proves the type of the output is P(V) if the type of the input
                                                                               is not correct.
is P(M ). We proved lemmas like this for all functions to make
                                                                                  We formally verify this lemma in Isabelle/HOL as follows.
sure that their types are correct.
                                                                               First, we prove that a latest message of a validator v in a state
definition observed :: message set ⇒ validator set                             σ is a maximal element about ≺ on From sender(v, σ). Next,
 where                                                                         as an independent contribution, we prove that a linear order
   observed σ = {sender m | m. m ∈ σ}                                          on non-empty finite set has one maximum by proving that:
                                                                                  • A strict partial order on non-empty finite set has at least
lemma (in Protocol) observed-type :
  ∀ σ ∈ Pow M. observed σ ∈ Pow V                                                    one maximal element.
                                                                                  • A strict partial order has at most one maximum.
            Fig. 5. Definition of observed and a lemma of it.                     • A maximal element is a maximum in linearly ordered set.
                                                                                  From this theorem, we prove Lemma 10 because ≺ is a strict
C. Asynchronous safety                                                         linear order on From sender(v, σ) if v is an non-equivocating
   We prove Theorem 1 and Theorem 3 in Isabelle/HOL. The                       validator as we described in IV-A.
theorem displayed in Figure 6 is the definition of Theorem 1                   E. Casper the Friendly GHOST
in Isabelle/HOL.
                                                                                  Casper TFG is an instance of CBC Casper as introduced
   σ-set represents the set of the validators’ states. finite σ-set
                                                                               in Section III-D. In Casper TFG, consensus values are blocks
means that the Snumber of the validators is finite.
                                                                               and the estimator is based on LMD GHOST. We construct
faults-lt-threshold( σ-set) states that in the union of the state
                                                                               Casper TFG in Isabelle/HOL, modifying the construction in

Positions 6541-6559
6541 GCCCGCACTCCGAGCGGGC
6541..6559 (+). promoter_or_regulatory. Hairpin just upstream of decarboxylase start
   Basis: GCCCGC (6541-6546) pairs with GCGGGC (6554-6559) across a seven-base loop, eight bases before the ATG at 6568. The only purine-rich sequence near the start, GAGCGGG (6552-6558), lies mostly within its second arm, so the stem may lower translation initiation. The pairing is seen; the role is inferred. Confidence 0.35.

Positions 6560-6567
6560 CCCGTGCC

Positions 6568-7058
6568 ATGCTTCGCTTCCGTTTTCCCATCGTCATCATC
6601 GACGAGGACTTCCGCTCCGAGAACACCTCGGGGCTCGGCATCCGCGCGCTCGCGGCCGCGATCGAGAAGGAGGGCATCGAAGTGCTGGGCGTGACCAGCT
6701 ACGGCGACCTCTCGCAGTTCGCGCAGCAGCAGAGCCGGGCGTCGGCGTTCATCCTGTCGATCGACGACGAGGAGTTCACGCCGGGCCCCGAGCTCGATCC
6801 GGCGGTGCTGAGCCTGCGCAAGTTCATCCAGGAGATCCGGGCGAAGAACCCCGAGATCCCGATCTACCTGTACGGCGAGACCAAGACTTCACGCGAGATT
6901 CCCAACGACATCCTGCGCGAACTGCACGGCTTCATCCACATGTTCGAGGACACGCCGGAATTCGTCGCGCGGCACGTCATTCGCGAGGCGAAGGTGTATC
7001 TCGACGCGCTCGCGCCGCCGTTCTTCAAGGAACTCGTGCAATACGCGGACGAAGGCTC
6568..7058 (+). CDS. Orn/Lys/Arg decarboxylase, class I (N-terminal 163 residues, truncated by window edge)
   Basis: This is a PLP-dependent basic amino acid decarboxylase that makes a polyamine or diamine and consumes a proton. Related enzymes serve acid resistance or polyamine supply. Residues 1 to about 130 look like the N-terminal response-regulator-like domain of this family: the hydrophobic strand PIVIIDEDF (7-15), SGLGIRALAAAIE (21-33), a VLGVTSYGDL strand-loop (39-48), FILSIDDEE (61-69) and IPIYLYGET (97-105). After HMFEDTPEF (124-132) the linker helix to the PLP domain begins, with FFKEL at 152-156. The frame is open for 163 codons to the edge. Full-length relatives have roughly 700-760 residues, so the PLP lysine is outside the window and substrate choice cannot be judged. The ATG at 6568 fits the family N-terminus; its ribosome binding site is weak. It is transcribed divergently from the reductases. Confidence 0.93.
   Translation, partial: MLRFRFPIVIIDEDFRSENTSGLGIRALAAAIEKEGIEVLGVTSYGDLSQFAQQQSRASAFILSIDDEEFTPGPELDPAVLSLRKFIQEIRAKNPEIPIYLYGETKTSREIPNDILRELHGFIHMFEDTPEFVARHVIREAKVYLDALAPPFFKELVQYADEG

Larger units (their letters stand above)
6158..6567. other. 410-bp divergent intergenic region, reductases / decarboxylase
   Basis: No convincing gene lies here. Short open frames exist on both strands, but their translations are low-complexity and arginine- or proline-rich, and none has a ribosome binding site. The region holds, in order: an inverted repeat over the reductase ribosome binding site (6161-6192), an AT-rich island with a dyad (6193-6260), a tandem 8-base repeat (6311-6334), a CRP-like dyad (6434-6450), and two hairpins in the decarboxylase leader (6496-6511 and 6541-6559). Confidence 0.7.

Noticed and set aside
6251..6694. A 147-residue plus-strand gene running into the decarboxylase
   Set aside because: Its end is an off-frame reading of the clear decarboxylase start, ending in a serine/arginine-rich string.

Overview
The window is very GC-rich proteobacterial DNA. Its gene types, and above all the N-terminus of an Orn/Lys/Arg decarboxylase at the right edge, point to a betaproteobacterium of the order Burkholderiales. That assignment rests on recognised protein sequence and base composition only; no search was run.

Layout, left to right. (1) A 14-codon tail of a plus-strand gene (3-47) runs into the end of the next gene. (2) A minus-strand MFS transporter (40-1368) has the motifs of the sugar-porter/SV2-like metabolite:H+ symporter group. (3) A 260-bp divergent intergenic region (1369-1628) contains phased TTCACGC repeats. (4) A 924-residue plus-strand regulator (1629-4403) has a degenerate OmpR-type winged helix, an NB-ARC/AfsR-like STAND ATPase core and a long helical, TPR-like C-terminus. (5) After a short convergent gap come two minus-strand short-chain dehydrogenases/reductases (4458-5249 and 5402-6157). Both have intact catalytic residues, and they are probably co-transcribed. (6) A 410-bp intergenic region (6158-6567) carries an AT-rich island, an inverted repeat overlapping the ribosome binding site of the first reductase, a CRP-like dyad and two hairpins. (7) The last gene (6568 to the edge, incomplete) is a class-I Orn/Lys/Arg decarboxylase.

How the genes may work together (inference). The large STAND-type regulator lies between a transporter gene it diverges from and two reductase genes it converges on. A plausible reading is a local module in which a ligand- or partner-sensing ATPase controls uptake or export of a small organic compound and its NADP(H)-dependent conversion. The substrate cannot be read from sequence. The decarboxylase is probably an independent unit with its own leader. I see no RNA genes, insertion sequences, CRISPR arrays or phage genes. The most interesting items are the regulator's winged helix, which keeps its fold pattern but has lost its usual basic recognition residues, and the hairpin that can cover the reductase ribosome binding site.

of validators there are not more than t equivocation faults.
                                                                               the CBC Casper paper. First, we defined LMD GHOST as
decisions represents Definition 11.
                                                                               GHOST function.
  11 The types validator, consensus value, message and state in Figure 4 are      Next, we defined the estimator of Casper TFG. The original
supertypes of them.                                                            estimator function [1] only allows blocks in GHOST({g}, σ).
function (in Ghost) GHOST :: (block set ∗ state) => block set         work is extended by using the UC model [27]. The UC
  where                                                               model for Bitcoin includes an adversary that can selectively
   GHOST    (b-set, σ) =
     ( b ∈ {b ∈ b-set. children (b, σ) 6= ∅}.                         insert or delay messages as well as adaptive corruption of
GHOST (best-children (b, σ), σ))                                      validators. Also, the ledger functionality is split into a lottery
      ∪ {b ∈ b-set. children (b, σ) = ∅}                              aspect and the remainder of the protocol. A UC treatment or
                                                                      other simulation-based proof of CBC Casper including exact
                  Fig. 8. GHOST in Isabelle/HOL
                                                                      definitions of ideal functionalities, protocols, and a simulator
                                                                      is a promising direction for future work.
This results in a construct where no other block than the                The family of Ouroboros consensus protocol is introduced
genesis block g can be proposed because GHOST({g}, σ)                 in [44]. Further, Ouroboros is extended for a semi-synchronous
returns blocks which is appeared in σ. Therefore, we modify           network with Praos [45]. Unlike CBC Casper, Ouroboros and
the definition to include not only the result of LMD GHOST            Praos are probabilistic consensus protocol. From the initial
but also the child blocks of them.                                    simulation-based analysis, Ouroboros moved to a UC model
                                                                      with Genesis [11]. Moreover, there is a repository including
           E(σ) = GHOST({g}, σ)
                       [                                              formal verification of Ouroboros Praos [46] in Isabelle/HOL
                  ∪             children(b, σ)                (39)    and an implementation in Haskell. This work introduces ideal
                       b∈GHOST({g},σ)                                 functionalities, protocols, and a simulator that can be applied
This estimator can be used in “block-and-vote” protocol,              to other PoS protocols, like CBC Casper, as well.